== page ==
South African Mineral Resources & Energy Minister Gwede Mantashe is adamant that African nations must unite to maintain fossil-fuel production in the face of “coercion” and “encirclement” by the West.

Speaking at African Energy Week in Cape Town last month, he accused the West of hypocrisy in its demands that developing countries stop fossil-fuel production while developed nations continue to produce oil, gas and coal.

“Globally, one summit after the other, certain industrialised countries refuse to jettison their use of fossil fuels [and] keep postponing the deadlines of when they will shut down their coal mines and oil and gas industries,” Mantashe said.

“The sad reality... is there has been a preoccupation with Africa, yet Africa is the [smallest] polluter compared to the other continents.

“This is a sign of encirclement — Africa is being encircled by the rich and powerful where we are converted into conduits of the ideas of developed economies,” he said.

Mantashe claimed Africa is being forced to bear the burden for the heavy polluters.

“We are being pressured, even compelled, to move away from all forms of fossil fuels, including resources such as gas, which have been regarded as key resources for industrialisation.”

The minister said: “Africa must seize the moment — we must position African oil and gas at the forefront of energy growth” and not be “coerced to take missteps”.

“As we move from what we know to the unknown, we [must] navigate that transition pragmatically and systematically. We don’t jump, we don’t swing like a pendulum from one extreme to the other.”

Mantashe put the case for Africa establishing a dedicated fossil-fuel financing institution and said intra-African trade in fossil fuels should be prioritised through the Africa Continental Free Trade Agreement.

The minister was speaking just after South Africa received $8.5 billion from Western nations to phase out coal production and with the full knowledge that the government is committed to the development of renewable-energy sources as well as fossil fuels.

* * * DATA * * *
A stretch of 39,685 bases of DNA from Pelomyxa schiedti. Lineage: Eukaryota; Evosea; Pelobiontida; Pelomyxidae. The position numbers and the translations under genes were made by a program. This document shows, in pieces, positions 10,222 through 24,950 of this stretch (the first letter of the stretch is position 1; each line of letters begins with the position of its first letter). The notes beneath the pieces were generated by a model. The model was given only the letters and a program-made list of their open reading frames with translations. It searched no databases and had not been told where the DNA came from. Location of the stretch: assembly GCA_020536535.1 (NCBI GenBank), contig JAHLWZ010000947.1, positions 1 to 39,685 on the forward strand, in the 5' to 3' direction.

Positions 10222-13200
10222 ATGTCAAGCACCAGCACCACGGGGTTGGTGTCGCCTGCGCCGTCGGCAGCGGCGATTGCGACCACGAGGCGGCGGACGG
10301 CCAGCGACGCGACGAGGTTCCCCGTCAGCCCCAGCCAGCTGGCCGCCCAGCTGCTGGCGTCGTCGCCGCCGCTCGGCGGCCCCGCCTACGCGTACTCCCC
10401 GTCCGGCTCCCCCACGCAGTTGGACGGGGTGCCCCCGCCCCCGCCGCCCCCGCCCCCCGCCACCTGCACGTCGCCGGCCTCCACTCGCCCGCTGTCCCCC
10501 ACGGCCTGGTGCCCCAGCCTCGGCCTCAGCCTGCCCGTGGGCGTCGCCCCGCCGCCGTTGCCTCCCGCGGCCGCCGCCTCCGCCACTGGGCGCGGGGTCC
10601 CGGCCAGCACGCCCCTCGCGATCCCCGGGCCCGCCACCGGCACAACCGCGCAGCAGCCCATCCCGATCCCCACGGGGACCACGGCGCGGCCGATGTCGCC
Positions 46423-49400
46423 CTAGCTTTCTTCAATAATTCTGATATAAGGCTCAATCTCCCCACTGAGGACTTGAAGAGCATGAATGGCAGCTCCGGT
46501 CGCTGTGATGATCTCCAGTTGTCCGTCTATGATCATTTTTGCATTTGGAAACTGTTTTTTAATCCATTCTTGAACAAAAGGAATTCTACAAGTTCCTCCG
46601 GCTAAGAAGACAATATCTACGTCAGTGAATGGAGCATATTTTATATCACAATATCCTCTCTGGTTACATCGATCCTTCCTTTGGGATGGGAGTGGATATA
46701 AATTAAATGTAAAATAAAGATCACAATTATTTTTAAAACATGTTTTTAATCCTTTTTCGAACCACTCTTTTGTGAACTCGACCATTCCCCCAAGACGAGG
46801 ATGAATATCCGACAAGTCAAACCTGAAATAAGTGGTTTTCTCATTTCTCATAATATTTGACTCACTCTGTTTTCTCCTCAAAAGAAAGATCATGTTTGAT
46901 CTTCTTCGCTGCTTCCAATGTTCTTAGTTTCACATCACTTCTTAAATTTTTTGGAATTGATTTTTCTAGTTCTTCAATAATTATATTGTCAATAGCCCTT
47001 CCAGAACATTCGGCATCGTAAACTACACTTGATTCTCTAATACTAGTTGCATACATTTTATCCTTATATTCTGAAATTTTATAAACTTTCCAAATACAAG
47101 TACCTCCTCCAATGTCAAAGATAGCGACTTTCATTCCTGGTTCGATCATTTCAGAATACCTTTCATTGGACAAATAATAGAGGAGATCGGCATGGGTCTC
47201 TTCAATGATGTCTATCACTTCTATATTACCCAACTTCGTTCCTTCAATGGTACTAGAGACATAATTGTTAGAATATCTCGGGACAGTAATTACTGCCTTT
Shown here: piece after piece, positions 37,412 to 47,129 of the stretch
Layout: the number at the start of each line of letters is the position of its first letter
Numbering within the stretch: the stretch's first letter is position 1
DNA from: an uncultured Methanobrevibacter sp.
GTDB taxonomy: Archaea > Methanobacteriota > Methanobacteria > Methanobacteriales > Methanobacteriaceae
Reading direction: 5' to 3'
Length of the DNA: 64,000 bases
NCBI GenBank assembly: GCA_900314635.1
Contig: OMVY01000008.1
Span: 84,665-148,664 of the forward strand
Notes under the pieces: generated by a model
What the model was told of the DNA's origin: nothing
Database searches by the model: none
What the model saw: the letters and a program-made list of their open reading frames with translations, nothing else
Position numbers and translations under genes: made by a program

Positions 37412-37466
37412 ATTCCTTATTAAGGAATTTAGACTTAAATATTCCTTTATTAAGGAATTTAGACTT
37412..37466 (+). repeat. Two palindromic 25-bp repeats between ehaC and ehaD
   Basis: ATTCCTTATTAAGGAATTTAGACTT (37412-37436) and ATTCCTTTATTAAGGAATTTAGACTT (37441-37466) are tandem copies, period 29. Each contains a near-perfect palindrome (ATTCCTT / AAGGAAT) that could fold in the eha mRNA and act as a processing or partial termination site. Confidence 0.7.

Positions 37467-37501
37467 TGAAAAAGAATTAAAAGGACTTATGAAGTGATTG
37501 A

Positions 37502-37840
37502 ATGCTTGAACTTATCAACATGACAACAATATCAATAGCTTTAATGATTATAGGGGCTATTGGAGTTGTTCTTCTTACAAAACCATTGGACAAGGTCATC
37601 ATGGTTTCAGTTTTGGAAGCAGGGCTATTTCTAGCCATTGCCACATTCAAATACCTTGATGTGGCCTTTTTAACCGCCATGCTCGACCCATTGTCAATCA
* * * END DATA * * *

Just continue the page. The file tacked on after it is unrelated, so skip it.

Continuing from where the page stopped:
In South Africa, the transition is a huge challenge because the country relies on coal for 80% of its power generation and the industry supports a high number of jobs.

Even so, blackouts and brownouts are common due to the national utility Eskom’s crumbling infrastructure.

However, the government — riven by political intrigue and corruption — has put building blocks in place to transition from coal to indigenous and imported natural gas, while also allowing private companies to develop solar and wind infrastructure and invest in green hydrogen initiatives.

But even with outside help, this is not an easy transition to manage.

President Cyril Ramaphosa is walking a political tightrope within the ruling African National Congress to keep his arch-enemies onside and not destroy the party's strong electoral base among coal miners.

He must contend not only with the primary dangers of climate change, Opec secretary general, Nigeria's Mohammad Barkindo told AEW delegates, but also with “potential economic and social damage should the global community fail to deal with the crisis in a fair way that works for all developing as well as developed markets”.

Ramaphosa himself has said: “The only way for a transition to be successful is if there is broad commitment to a just transition — a journey to net zero that leaves no one behind.”

Commenting on the country’s gas policy, Tshepo Mokoka, chief operating officer of the state-owned CEF Group, said Pretoria has been “engaging with Mozambique for some time” on securing gas from the TotalEnergies-operated Area 1 asset offshore Cabo Delgado and from a liquefied natural gas import terminal at Matola within Greater Maputo.

“We are moving in a direction that is quite useful for creating [gas] markets in Mozambique and South Africa.”

Mokoka remarked that “Africans need to write their own story in the move towards a just energy transition” and that the continent needs “funding institutions that take into account our starting points”.

He also strongly disputed that coal-fired power should be eliminated quickly because technology may emerge that drastically cuts carbon emissions associated with its use.

“South Africa should be a leader in carbon capture and storage and coal gasification,” he said. “It does not make any economic sense for South Africa not to think beyond 2030 when the technology may be there.”

Mokoka argued South Africa could drive research and development in clean coal technology.

Akash Latchman, head of gas sourcing and operations at Sasol, said South Africa needs to have “a really responsible transition so people still have jobs in the mining industry — the ability to reskill is not something we can do overnight”.

“The way we look at coal, gas and renewables must be extremely well thought through. Whether we can transition as quick as developed countries, I am not sure, because of the societal situation we find ourselves in,” he added.

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